The Honjin Murders was awarded the first Mystery Writers of Japan Award back in 1948 but for the very first time in 2020, this novel has been translated into English.
Set during the winter of 1937, we are transported back in time, to the village of Okamura and the upcoming marriage of a prominent member of the community, Kenzo Ichiyanagi. A marriage in such an imposing family is causing a great deal of excitement and gossip around the streets of the village.
Kenzo Ichiyanagi is the oldest son of Itoko and perhaps the brightest but has suffered from ill-health in the past causing him to return to his family home and become somewhat of a recluse although he does still occasionally lecture and provides guidance to those in a similar field to himself.
During periods away from home, he met and became attracted to his young bride, Katsuko, a school teacher from Okayama City. What started more as a mutual appreciation for literature soon turned into a blossoming relationship.
Unfortunately, this marriage was not destined to last, with tragedy striking the night of their wedding.
After a small wedding consisting of just a few family members, Kenzo and Katsuko head to their own little haven on the ancestral estate to consummate their marriage to one another. In the early hours of the following morning, however, guests are woken by what they perceive to be screams followed by the noise of a Koto being played. Both sides of the family rush to make sure all is ok, only to find that they can neither gain access to the property nor rouse the newly-weds.
After what seems like forever, and with no easy access to the property, Katsuko’s uncle, Ginzo, decides that they need to break in because surely if they were ok they would have responded. The scene that greets them, however, is something that I am not sure any of them are fully prepared for. Laying in front of them, entwined together are bride and groom covered in blood and no longer breathing.
Who could do such a thing? And on their wedding night?
Looking at the bloodshed in front of them, it soon becomes clear that things are complicated. For a start, it would appear that no-one has entered or left the premises. Thanks to a flurry of snow earlier, it would have made it impossible for an intruder to exit unnoticed. The difficulty, however, is that the murder weapon is outside and all the doors are locked. How could the weapon that killed the pair have got outside after both died? Someone clever must have been able to get in and out without detection, but how?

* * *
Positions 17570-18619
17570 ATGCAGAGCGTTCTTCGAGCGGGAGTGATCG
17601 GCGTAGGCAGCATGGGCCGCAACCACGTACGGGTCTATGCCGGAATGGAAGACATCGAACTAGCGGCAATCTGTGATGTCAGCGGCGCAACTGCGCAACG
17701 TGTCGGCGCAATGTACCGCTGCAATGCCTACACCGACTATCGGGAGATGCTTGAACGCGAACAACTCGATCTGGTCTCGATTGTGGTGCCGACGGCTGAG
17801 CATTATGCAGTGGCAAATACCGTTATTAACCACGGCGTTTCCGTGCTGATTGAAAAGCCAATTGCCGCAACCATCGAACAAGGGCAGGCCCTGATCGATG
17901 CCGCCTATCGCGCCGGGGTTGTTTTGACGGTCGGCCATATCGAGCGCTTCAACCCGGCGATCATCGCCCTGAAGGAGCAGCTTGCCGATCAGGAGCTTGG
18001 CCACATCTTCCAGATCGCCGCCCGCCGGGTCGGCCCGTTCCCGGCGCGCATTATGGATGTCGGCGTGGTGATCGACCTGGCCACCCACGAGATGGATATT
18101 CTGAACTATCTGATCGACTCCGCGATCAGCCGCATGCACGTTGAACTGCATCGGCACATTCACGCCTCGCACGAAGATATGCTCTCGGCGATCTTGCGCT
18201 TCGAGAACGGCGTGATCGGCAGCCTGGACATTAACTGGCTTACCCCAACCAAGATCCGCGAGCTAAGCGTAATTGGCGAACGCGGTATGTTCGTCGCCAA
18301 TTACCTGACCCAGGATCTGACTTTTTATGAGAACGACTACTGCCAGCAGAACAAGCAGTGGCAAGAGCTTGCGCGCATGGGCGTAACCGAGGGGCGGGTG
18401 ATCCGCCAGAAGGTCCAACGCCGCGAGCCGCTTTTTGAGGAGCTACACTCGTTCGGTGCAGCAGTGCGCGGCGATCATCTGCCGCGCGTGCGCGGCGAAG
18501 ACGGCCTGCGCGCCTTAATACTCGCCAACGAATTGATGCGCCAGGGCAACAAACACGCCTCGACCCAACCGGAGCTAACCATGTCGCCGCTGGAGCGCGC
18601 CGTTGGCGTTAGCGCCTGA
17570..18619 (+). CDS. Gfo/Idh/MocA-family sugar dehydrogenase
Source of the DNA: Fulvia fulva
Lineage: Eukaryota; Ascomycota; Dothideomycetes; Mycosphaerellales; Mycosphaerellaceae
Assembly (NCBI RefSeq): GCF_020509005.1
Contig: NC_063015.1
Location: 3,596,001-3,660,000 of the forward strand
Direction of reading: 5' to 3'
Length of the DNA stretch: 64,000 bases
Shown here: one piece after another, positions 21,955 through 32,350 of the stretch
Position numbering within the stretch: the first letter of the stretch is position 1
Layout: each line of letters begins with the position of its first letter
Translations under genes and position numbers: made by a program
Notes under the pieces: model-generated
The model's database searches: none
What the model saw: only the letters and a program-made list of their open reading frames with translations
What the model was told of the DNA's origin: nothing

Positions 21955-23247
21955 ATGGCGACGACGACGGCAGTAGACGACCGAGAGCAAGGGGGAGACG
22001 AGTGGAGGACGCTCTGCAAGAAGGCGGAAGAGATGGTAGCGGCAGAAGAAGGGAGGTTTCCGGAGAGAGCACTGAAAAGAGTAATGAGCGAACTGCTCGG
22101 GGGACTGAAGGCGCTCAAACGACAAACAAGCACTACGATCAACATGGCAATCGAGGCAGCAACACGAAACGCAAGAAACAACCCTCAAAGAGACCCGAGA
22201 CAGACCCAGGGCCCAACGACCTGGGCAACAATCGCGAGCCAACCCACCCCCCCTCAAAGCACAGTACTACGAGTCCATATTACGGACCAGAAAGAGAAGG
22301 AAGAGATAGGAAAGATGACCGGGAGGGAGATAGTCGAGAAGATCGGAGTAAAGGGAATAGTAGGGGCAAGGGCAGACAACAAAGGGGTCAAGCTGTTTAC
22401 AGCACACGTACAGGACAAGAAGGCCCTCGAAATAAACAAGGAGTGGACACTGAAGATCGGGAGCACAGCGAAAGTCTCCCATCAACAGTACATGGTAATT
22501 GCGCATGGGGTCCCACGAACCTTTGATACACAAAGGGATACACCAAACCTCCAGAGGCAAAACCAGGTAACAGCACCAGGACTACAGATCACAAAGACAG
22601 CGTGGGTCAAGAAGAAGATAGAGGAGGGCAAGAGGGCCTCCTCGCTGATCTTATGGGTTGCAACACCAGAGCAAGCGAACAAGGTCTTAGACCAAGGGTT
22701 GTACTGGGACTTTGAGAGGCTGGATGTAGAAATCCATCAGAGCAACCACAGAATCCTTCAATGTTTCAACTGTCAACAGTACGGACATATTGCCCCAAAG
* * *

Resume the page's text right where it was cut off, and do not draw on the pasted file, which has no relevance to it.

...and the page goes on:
Soon the area is flooded by police but they are none the wiser which leads to Ginzo contacting the one person he believes could help.
“There was a famous and quite bizarre murder in San Francisco’s Japanese community that had remained unsolved for a long time. And when a certain young drug addict by the name of Kosuke Kindaichi stumbled upon the case, he succeeded in solving it once and for all.”
Kosuke Kindaichi is a young man whom Ginzo long ago saved from a life of the streets. In return for his generosity, Kosuke is extremely close to Ginzo and so drops everything to catch the next available train to help solve this crime.
Kosuke has become quite famous for the way he solves cases that others find impossible, and so when he arrives everyone is slightly shocked by his scruffy appearance and his prominent stutter. Is he really capable of solving this particular murder case?
Eager to find out the truth though, he is soon in the thick of it, seeking out unlikely clues that others have easily overlooked, asking questions that appear completely random and unrelated at times and appearing to go off on a tangent frequently.
Is he completely mad or a genius though?
With his love of mystery writers, he is soon explaining to both the inspector in charge and the horrified family that this is what is known as a ‘locked room mystery’.
“It’s what you call a murder that has happened in a room where all the doors and windows are locked from the inside. The killer had no possible escape route. Mystery writers call it ‘an impossible crime.”
Will he be able to solve this particular homicide though? Can he see what others have failed to notice?
My Thoughts on The Honjin Murders
I always worry about reading a translated text because if done badly, the whole story loses pace and any meaning behind it is lost. The Honjin Murders, however, is well interpreted. Obviously, I don’t read Japanese so I cannot tell you for certain that the novel I have read is an exact copy of the original but I appreciate the skill involved in recreating someone’s words for a new audience.
The Honjin Murders reads as any good Agatha Christie novel would. The story evolves and unfolds at pace giving the reader just enough information in each chapter for their armchair sleuthing to be satisfied whilst keeping something back for the grand reveal, just like Columbo would have done.
The places mentioned and the character’s names did take time to get used to and when I glanced too quickly at the text I got confused and had to re-read a paragraph or two simply because so many named something similar, perhaps with only a vowel or two differing. Once I got past this though, I thoroughly enjoyed the novel and cannot wait for more of Seishi Yokomizo’s work to be translated into English for me to appreciate.
Have you read any similar works originally written in Japanese, or any other language?
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